The opinion of the court was delivered by: Cogan, District Judge.
MEMORANDUM DECISION AND ORDER
Plaintiff Patrick Allen, proceeding pro se, filed the instant action alleging employment discrimination under the Americans with Disabilities Act of 1990 ("ADA"), 42 U.S.C. §§ 12112-12117, against defendant United Parcel Service Incorporated ("UPS"), plaintiff's union, and seven individual defendants. By Order dated December 16, 2011, the Court dismissed the claims against all defendants for failure to state a claim except for United Parcel Service, and ordered plaintiff to show cause why the claim against UPS should not be dismissed as untimely. Attorney David Wims then filed an appearance on behalf of plaintiff, and moved for an extension of time to respond to the Order to Show Cause, which the Court granted. Attorney Wims then submitted a response to the Order to Show Cause and the Court entered an Order declining to dismiss the claim against UPS.
From that point, Attorney Wims took no further action in the case despite court orders that he had to. On January 18, 2012, this Court directed plaintiff to "promptly effect service on defendant" and "file proof of service forthwith." On the same date, the Court also scheduled an Initial Status Conference for March 1, 2012, and directed the parties to comply with certain requirements for the conference, including the filing of a joint summary letter five days prior to the conference.
Plaintiff failed to file proof of service; failed to attend the Initial Status Conference; and failed to file a joint letter. Plaintiff has not provided any explanation to the Court for his failure to comply with these requirements. On March 1, 2012, the Court directed plaintiff to Show Cause, by March 8, 2012, why an Order should not be entered dismissing this case for failure to comply with Court Orders. Plaintiff has not submitted a response to the Court's Order and the time for doing so has passed.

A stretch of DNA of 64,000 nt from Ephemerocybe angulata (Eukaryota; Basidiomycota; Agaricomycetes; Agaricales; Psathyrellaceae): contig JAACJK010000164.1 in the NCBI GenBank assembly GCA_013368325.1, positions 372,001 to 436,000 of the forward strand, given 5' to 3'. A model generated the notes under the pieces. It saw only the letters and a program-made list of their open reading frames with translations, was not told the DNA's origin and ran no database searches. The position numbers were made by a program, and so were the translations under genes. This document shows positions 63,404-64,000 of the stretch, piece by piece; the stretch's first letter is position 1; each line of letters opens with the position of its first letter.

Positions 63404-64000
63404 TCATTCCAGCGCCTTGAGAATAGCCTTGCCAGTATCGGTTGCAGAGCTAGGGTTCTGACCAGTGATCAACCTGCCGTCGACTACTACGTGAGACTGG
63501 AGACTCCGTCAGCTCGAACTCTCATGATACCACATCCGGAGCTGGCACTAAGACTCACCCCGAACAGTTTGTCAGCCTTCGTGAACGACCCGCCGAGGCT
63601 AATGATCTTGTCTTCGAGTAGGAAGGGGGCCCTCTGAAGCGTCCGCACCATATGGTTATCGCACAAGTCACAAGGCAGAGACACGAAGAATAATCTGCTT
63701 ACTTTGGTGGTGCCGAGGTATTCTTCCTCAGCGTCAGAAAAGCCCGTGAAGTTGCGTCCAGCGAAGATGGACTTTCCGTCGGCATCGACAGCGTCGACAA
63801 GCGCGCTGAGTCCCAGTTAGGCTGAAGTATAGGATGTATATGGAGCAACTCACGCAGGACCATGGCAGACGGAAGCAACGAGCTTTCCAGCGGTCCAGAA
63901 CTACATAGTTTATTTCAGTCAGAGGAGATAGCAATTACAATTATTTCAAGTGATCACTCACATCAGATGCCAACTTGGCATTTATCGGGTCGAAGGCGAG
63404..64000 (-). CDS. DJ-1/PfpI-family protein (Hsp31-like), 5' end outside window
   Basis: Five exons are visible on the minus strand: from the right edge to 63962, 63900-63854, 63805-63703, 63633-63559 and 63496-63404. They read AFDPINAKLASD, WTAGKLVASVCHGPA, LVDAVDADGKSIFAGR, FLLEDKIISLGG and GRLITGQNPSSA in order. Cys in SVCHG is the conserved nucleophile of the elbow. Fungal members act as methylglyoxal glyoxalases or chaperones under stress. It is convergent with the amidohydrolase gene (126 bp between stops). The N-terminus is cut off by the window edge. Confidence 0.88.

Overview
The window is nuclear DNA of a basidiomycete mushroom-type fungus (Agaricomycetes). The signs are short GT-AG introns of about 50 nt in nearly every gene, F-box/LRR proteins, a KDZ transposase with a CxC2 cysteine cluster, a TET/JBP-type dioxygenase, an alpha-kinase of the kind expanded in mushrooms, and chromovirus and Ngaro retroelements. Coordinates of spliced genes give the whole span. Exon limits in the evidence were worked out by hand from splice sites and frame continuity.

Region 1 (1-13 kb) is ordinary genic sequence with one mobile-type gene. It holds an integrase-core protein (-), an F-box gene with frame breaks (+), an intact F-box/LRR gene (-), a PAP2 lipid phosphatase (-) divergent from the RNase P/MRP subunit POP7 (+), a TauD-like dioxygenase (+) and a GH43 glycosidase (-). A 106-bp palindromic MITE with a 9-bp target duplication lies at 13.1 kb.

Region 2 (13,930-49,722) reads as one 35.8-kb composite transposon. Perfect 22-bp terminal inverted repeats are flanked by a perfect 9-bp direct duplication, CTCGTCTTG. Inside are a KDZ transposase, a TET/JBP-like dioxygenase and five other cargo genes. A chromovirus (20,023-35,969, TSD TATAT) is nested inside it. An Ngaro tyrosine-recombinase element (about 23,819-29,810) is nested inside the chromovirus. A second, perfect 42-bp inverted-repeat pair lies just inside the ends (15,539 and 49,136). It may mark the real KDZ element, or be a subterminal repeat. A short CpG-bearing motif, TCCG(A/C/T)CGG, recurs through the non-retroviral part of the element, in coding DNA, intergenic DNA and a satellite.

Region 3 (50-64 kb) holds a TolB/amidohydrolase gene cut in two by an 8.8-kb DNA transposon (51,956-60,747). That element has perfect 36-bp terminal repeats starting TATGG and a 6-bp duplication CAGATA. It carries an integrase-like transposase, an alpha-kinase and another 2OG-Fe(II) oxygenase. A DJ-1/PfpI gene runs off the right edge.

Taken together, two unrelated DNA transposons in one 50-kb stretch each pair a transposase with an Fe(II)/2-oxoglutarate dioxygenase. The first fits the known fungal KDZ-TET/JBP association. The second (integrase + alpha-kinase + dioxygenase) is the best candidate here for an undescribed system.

Federal Rule of Civil Procedure 16(f) provides that a court "may issue any just orders, including those authorized by Rule 37(b)(2)(A)(ii)-(vii) if a party or its attorney . . . fails to obey a scheduling order or other pretrial order." Fed. R. Civ. P. 16(f)(1)(C). The Rule 37 sanctions incorporated into Rule 16 include an order "dismissing the action." Fed. R. Civ. P. 37(b)(2)
(A)(v). Dismissal of the action is appropriate here, as plaintiff has taken no action in this case for nearly two months and has flouted three Court Orders. Moreover, plaintiff was expressly warned that failure to comply with the Court's March 1, 2012, Order to Show Cause would result in dismissal of this action.
Although the Court finds that dismissal of this action is warranted for plaintiff's failure to comply with three Court Orders, dismissal with prejudice under Rule 16 is "a harsh remedy to be used only in extreme situations, and then only when a court finds willfulness, bad faith, or any fault" on the part of the plaintiff." Valentine v. Museum of Modern Art, 29 F.3d 47, 49 (2d Cir. 1994). Furthermore, dismissal with prejudice tends to be inappropriate when a lesser sanction may correct plaintiff's delinquent behavior. See Agiwal v. Mid Island Mortg. Corp., 555 F.3d 298, 302 (2d Cir. 2009). Since the Court has no reason to believe that a lesser sanction would be ineffective here, the instant dismissal shall be without prejudice.
This action is dismissed without prejudice. The Court certifies pursuant to 28 U.S.C. § 1915(a)(3) that any appeal from this Order would not be taken in good faith and therefore in forma pauperis status is denied for the purpose of any appeal. See Coppedge v. United States, 369 U.S. 438, 444-45, 82 S.Ct. 917 (1962)
Signed electronically/Brian M. Cogan
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